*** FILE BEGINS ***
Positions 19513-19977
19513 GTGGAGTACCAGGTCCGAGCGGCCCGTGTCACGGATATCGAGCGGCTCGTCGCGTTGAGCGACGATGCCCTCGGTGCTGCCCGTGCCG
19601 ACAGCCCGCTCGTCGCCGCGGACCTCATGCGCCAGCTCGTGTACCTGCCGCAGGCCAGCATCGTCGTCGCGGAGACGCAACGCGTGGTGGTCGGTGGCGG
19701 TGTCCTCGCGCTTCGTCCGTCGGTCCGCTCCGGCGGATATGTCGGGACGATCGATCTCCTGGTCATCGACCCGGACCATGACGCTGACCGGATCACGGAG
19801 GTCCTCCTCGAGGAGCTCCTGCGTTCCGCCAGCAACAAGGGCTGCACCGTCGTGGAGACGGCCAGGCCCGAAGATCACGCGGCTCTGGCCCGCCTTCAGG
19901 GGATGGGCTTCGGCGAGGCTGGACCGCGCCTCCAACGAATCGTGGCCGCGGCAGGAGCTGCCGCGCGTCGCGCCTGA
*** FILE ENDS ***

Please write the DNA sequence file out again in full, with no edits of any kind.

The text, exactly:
Positions 19513-19977
19513 GTGGAGTACCAGGTCCGAGCGGCCCGTGTCACGGATATCGAGCGGCTCGTCGCGTTGAGCGACGATGCCCTCGGTGCTGCCCGTGCCG
19601 ACAGCCCGCTCGTCGCCGCGGACCTCATGCGCCAGCTCGTGTACCTGCCGCAGGCCAGCATCGTCGTCGCGGAGACGCAACGCGTGGTGGTCGGTGGCGG
19701 TGTCCTCGCGCTTCGTCCGTCGGTCCGCTCCGGCGGATATGTCGGGACGATCGATCTCCTGGTCATCGACCCGGACCATGACGCTGACCGGATCACGGAG
19801 GTCCTCCTCGAGGAGCTCCTGCGTTCCGCCAGCAACAAGGGCTGCACCGTCGTGGAGACGGCCAGGCCCGAAGATCACGCGGCTCTGGCCCGCCTTCAGG
19901 GGATGGGCTTCGGCGAGGCTGGACCGCGCCTCCAACGAATCGTGGCCGCGGCAGGAGCTGCCGCGCGTCGCGCCTGA